If the second Amendment were accepted there would be hardly any need for additional staff for extra reviewing at the end of the year of the tapering allowance and therefore there would be no argument left—which, at the moment, is the difference between 450 people and 270 people, or whatever the figures may be.
At the moment, the hon. Member is saying that if we postpone this for one year, instead of needing 450 additional staff we shall need only 270, and that, therefore, there will be a saving. He has obviously not paid adequate attention to the second Amendment, which would reduce the necessity almost completely for any additional staff. I want to underline what the hon. Member for Nottingham, South (Mr. W. Clark) said, that in any event this is a tapering allowance. It is no longer a fixed sum, but a tapering allowance, pound for pound, and to the extent that there is a twenty shillings variation in a child's income there will be a recalculation of the child's allowance. We all recognise that this is one of the problems associated with it. But now it is in the Finance Bill. This means that every child who has an income in this neighbourhood will have to have its income calculated, and the parents' child allowance will no longer be a fixed figure but a varying one, depending on this marginal relief.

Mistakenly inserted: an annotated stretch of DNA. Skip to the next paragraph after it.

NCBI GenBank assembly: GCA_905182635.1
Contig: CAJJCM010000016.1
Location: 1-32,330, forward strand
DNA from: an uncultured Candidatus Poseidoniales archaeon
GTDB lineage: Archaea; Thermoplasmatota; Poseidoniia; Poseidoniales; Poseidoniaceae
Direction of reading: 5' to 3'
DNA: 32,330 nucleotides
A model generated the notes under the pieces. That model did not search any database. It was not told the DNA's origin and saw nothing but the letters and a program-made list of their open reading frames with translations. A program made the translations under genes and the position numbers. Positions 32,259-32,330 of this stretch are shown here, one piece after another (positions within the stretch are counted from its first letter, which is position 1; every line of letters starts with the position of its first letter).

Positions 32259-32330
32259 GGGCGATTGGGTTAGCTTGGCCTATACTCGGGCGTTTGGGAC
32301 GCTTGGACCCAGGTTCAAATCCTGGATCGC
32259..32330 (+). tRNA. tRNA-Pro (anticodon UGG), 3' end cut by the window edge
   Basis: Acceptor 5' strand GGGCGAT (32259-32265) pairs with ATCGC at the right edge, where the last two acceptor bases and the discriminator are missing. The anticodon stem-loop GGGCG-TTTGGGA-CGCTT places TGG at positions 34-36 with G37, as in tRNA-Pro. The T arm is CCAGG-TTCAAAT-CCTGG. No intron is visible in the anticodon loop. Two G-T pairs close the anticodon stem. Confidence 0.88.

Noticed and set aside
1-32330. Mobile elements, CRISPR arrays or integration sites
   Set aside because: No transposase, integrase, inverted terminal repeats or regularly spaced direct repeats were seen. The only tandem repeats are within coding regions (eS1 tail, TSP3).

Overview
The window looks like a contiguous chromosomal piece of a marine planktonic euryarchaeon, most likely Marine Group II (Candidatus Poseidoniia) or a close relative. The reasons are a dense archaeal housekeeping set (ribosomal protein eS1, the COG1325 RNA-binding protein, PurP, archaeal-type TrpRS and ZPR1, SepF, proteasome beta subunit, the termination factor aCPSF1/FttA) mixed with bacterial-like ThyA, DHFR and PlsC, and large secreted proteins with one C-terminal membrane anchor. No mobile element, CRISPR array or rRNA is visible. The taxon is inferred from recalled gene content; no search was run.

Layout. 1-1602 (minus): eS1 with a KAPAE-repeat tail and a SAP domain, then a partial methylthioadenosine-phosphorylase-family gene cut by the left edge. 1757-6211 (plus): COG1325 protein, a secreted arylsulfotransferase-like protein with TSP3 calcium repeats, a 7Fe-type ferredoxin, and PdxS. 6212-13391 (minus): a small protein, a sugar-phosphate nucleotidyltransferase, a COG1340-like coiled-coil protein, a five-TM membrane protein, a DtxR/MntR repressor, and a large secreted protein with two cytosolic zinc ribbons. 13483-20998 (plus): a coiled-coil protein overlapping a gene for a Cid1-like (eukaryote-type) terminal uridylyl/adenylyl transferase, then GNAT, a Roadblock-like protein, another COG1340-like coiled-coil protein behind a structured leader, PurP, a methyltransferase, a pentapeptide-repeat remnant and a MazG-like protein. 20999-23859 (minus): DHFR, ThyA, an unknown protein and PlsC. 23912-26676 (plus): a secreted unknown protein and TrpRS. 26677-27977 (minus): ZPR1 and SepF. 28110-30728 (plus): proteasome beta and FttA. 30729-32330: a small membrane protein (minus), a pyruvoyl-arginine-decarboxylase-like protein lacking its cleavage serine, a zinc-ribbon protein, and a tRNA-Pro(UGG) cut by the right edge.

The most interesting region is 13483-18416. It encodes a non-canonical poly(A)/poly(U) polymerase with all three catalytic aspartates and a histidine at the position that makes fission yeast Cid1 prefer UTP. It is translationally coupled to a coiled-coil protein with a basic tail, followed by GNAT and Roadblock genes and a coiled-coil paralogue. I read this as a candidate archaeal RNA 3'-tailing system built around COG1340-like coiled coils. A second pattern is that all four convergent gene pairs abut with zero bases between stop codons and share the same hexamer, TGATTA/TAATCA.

It is different from a fixed allowance, where it is possible to say well ahead 1502 whether or not there is a child allowance. I have not seen the details which the hon. Member has promised to send me, and I must not dismiss them, but I am left with the feeling that his hon. Friend the Member for Nottingham, South has clearly expressed, that the Government are putting too much stress on the argument of administrative difficulty. There will be a certain increased administrative difficulty, but this will be inevitable, and it will be due to the Clause and not to its being brought in next year.
I am surprised that the hon. Member thinks it necessary to have this kind of provision in the Finance Bill, merely to let the Revenue make a preparatory collection of information in the autumn of the given year. The Government will know what they want it for, and I dare say that the Revenue often take steps to collect information on the production of which the Government may decide, at Budget time, to make alterations in the Finance Act for the subsequent year.